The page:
It looks like you're using an Ad Blocker.
Please white-list or disable AboveTopSecret.com in your ad-blocking tool.
Some features of ATS will be disabled while you continue to use an ad-blocker.
Start talking 10th Amendment, state sovereignty or — heaven forbid — nullification, and you will immediately find yourself branded as an extremist, a nut job, a radical and out of the mainstream. There’s even a supposedly nasty term for those of us who would dare advance such nutty principles: “Tenther.”
Well, apparently, the American majority is just plain nutty.
A Rasmussen poll released last Friday tells us that “54 percent of Likely U.S. Voters believe that states should have the right to opt out of federal programs they don’t agree with.” In other words, more than half of Americans now embrace the Constitutional concept of State sovereignty.
More telling than this small majority in support of such crazy ideas is the much smaller minority of people opposed to them. Only 31 percent of those polled disagreed and said States should not enjoy the ability to opt out.
Think about that for a moment, because it is significant. Less than one-third of the country opposes our base principle that each State can and should have a unique approach to handling various political issues
The Founders told us that such a system was not only a good idea, but also in line with the Constitution. They knew that one-size-fits-all solutions would lead to pretty much what we have today: a crumbling economy, liberty eroded and continual violations of the rules given to government.
Today, people everywhere are beginning to recognize a simple truth: What’s right for California is likely not right for Washington State, and what’s right for Idaho is likely not right for Alabama, and so on.
In fact, such a decentralized system (the system the Founders gave us in the Constitution) is the only kind in which people in a huge country like ours — with widely varying political, economic and religious beliefs — can all live peacefully together under a large defense umbrella.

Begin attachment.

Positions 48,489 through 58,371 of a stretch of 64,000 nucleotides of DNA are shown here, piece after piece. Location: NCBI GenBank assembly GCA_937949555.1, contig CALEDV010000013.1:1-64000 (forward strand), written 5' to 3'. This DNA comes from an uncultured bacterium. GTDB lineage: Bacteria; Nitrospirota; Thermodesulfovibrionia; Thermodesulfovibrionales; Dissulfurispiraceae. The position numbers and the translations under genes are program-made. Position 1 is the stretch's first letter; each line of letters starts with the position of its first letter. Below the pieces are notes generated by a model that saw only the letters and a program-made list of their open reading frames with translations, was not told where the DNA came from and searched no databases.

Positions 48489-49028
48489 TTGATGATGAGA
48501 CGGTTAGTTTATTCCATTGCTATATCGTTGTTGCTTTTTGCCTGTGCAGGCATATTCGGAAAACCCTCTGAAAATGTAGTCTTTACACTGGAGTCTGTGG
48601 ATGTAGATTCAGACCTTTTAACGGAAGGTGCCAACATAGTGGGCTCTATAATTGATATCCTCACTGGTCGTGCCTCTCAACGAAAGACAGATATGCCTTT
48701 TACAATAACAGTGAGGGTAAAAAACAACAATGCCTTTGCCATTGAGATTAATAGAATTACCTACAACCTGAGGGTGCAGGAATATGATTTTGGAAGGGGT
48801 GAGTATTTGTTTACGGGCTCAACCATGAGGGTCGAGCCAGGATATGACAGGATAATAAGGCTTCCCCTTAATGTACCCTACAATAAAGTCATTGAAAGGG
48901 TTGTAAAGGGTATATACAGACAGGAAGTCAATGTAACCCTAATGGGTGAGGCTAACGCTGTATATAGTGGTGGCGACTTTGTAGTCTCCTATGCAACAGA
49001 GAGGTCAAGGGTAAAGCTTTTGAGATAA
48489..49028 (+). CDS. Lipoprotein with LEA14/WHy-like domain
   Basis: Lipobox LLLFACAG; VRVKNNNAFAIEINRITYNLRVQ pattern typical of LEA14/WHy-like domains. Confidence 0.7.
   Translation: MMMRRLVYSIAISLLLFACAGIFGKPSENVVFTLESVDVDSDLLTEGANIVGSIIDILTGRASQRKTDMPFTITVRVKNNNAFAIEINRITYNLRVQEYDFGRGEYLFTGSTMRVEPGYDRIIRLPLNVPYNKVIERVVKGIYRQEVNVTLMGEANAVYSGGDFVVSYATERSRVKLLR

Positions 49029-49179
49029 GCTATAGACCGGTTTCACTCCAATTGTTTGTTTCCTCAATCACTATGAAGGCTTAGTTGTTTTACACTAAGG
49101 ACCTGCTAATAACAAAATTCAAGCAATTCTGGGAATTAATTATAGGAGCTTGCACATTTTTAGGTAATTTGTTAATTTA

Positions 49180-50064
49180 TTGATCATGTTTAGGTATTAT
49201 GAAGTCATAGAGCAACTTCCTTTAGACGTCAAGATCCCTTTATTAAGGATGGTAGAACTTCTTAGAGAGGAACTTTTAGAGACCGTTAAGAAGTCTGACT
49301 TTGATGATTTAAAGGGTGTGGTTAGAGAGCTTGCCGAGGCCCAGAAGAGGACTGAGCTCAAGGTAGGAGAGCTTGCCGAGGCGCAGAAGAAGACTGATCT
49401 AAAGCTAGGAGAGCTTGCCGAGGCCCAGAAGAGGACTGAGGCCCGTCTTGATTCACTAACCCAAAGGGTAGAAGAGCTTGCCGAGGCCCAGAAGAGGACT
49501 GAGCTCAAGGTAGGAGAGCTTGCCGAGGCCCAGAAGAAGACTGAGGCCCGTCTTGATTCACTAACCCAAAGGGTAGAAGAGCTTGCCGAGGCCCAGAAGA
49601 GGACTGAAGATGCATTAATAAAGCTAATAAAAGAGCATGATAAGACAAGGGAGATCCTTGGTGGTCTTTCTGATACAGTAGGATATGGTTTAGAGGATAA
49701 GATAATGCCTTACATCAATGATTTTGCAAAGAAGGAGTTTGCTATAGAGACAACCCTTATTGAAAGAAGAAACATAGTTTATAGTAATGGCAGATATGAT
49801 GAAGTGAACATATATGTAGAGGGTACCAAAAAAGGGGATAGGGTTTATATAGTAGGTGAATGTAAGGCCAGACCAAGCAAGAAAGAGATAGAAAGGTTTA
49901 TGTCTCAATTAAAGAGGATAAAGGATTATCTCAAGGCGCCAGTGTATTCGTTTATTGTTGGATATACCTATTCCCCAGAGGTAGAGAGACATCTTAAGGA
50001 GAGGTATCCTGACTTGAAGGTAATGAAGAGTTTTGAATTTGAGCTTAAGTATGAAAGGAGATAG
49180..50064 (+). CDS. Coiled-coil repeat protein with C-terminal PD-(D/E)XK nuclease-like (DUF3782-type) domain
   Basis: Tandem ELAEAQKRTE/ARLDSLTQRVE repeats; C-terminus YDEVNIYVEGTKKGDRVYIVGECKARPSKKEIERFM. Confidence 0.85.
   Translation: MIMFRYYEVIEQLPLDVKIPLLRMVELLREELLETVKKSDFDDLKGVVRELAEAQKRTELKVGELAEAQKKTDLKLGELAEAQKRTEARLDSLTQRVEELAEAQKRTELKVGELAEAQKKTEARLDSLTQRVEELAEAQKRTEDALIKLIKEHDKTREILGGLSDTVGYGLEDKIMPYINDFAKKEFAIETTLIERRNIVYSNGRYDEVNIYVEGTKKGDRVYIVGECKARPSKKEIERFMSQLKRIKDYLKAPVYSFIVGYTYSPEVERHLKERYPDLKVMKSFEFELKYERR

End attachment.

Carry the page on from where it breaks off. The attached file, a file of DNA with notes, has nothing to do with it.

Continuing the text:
John Adams famously told us that the real American Revolution was not the war for independence. He said:
The Revolution was effected before the war commenced. The Revolution was in the minds and hearts of the people; a change in their religious sentiments of their duties and obligations. … This radical change in the principles, opinions, sentiments, and affections of the people, was the real American Revolution.
Happening Right Now
Even more exciting than this poll is the fact that States around the country are putting this idea into practice.
In 1996, when my home state of California decided to opt out of Federal drug laws by allowing marijuana to be used for medical purposes, it was going it alone. But, soon other States recognized not only their own ability, but the possible benefit of opting out of this particular Federal program. Today, 15 States have done so, and they are increasingly getting away with it.
A few years ago, the American Civil Liberties Union championed State-level opposition to the REAL ID Act of 2005, which required States to follow Federal guidelines in issuing driver’s licenses. Since then, more than half the States have enacted legislation against participation, and all applied for or received extensions by the 2008 deadline.
Here we are six years later and it’s still not fully implemented, because States just won’t do it.
States opting out of Federal programs (at the Tenth Amendment Center, we refer to it as “nullification“) can be a pretty effective strategy. It’s far more effective than “voting the bums out” or writing a letter to Federal politicians, in my opinion.
Originally posted by Skate
If this was twitter, and your subject was a tweet...